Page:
Intermountain was able to duplicate the brand of its previous Web site in Office SharePoint Server 2007, which represented a major monetary and branding investment. “We were afraid that we would be restricted to Office SharePoint Server 2007 templates, which would limit our look and feel, but it turned out to be completely flexible,” Hunt says. “We were able to freely customize the site without being tied down. We found that we could use Office SharePoint Server 2007 to do anything we wanted.”
James Ricks, Senior User Experience Designer and Developer at Intermountain Healthcare, adds, “Beginning with basic master pages, we rebuilt our interfaces from the ground up, customizing both the customer and administrator experiences. This resulted in a smooth transition for our users, from viewing to editing.”
New Content-Posting Paradigm
Creating and posting content with Office SharePoint Server 2007 is far easier than it was with the Java-based solution. “Today, content editing is extremely easy and intuitive,” Smith says. “We have inline editing, which we didn’t have before, and we also have powerful workflow that is very easy to configure. Users can set up permission levels and groups, so people are only editing copy that they’re supposed to. End users are independent of the eBusiness group, and the eBusiness group is independent of the IT staff.”
To simplify user training and broaden content publishing, Wellard created an Office SharePoint Server 2007 training site on the Web site that explains the content authoring and publishing process. This online training further empowers users and relieves the eBusiness group of end-user training responsibilities.
Easy Linkage to External Data Sources
Intermountain used the Business Data Catalog feature in Office SharePoint Server 2007 to integrate external applications and databases into the public-facing Web site. For example, the eBusiness team integrated information from a separate provider database into Office SharePoint Server 2007 Enterprise Search. It also linked its clinical illness data repository to offer a service called “Health Resources by Topic.”
“We never linked to these external resources on the Java-based site, because there was no easy way to make the links dynamic,” Hunt explains. “When the information changed in the external source, we would have to manually change it on the Web site. However, Business Data Catalog captures and replicates changes to these external databases, so we can share more information with site visitors without any additional work on our part.”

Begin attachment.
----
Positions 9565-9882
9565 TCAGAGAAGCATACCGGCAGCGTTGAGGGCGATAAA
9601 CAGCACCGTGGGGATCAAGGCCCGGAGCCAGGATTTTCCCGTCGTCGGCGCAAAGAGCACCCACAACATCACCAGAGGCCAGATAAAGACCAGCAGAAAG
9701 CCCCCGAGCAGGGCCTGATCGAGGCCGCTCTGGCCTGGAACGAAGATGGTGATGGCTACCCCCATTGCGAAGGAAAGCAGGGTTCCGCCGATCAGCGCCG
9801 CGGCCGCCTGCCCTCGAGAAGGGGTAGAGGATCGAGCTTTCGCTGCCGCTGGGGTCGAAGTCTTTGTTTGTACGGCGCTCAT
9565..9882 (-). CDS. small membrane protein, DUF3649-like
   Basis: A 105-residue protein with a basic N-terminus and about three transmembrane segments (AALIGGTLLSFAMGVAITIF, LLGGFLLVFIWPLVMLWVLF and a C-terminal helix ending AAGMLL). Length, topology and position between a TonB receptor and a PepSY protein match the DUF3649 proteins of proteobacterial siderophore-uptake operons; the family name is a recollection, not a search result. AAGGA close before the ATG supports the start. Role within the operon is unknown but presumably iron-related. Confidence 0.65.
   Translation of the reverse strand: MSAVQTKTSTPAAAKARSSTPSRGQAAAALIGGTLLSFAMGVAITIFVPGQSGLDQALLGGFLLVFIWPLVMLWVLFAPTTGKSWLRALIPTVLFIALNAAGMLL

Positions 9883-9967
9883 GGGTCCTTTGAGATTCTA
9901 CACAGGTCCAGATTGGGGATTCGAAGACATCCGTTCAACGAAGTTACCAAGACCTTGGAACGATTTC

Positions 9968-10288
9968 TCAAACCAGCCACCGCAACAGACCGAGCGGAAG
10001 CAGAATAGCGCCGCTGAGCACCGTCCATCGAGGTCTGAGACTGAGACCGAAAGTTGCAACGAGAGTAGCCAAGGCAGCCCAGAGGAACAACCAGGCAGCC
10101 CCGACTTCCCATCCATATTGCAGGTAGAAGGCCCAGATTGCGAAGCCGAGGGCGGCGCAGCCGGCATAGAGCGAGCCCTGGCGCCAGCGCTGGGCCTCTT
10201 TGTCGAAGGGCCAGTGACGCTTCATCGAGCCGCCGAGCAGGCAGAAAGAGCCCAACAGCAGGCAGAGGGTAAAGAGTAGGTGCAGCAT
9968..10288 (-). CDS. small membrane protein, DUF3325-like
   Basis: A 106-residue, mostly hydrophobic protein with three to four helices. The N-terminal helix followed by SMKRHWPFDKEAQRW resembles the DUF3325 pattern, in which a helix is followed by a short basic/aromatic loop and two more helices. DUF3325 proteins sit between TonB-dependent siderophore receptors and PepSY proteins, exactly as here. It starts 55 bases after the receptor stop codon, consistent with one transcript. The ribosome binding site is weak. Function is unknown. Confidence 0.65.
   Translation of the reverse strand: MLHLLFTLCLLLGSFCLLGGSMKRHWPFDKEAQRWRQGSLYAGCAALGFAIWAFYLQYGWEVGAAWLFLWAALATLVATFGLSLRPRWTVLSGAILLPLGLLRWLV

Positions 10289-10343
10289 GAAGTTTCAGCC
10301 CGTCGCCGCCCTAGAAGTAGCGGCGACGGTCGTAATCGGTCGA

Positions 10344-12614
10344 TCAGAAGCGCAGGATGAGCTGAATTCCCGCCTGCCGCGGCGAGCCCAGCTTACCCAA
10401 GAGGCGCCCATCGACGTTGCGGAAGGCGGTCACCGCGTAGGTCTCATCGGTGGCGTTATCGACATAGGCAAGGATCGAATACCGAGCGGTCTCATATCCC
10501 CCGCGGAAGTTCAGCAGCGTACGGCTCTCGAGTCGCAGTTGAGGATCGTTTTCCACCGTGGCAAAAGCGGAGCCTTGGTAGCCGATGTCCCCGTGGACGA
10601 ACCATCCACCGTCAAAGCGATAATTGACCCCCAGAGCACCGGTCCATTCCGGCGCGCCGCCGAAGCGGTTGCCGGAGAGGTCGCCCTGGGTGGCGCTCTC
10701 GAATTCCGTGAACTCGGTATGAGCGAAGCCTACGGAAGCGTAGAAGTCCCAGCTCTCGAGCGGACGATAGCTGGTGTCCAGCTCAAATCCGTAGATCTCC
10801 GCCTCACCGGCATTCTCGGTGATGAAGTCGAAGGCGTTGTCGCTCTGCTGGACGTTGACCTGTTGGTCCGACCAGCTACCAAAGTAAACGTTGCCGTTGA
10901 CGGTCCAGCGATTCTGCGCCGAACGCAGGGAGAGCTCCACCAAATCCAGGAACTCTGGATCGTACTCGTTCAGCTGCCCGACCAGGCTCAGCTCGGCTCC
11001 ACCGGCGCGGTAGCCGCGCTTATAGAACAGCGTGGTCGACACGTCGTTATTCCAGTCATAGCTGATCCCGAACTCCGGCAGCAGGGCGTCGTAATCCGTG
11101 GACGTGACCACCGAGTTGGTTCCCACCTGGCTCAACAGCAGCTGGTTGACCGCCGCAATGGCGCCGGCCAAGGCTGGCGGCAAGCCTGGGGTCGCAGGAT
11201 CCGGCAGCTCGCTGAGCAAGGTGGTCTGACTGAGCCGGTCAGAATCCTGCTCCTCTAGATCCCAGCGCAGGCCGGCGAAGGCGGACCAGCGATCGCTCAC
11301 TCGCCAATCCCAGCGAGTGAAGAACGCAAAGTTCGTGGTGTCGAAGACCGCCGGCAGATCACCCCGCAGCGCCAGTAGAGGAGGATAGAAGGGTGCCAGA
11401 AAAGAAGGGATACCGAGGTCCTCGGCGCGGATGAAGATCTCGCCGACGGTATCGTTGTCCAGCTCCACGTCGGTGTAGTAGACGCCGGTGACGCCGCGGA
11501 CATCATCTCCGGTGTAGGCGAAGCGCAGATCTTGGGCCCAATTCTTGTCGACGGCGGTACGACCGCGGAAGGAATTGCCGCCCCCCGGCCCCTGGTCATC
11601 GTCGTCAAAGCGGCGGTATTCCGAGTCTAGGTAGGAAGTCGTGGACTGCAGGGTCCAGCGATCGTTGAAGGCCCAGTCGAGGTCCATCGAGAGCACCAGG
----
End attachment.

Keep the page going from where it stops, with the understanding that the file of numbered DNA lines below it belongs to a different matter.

Intermountain also offers more powerful and helpful search capabilities on its Web site using Enterprise Search in Office SharePoint Server 2007. “Enterprise Search crawls all the pages on the site, plus our physician, health information, insurance, and facilities databases,” Smith says. “It also crawls other sites, such as specialty subsites that we maintain, on Kids’ Health, for example. It can filter on all kind of indices, so visitors can easily find all information on a particular topic that we offer.”
Intermountain runs its public Web site on nine servers running the Windows Server® 2003 Enterprise R2 operating system.
By moving its public Web site to Microsoft Office SharePoint Server 2007, Intermountain Healthcare empowered more employees to use the Web to reach the community with better, more innovative healthcare services. Information is up-to-date, site performance is faster, and the eBusiness Department has more time to work with business users on using the Web strategically.
Easier Content Posting, Broader Participation
“With Office SharePoint Server 2007, we can create whole new sites in minutes instead of days or weeks,” Smith says. “For example, if a hospital wants a Web site, the eBusiness group sits down with them and designs the site map and page layouts, but they enter the content. eBusiness is no longer a bottleneck; we can respond to any type of request.”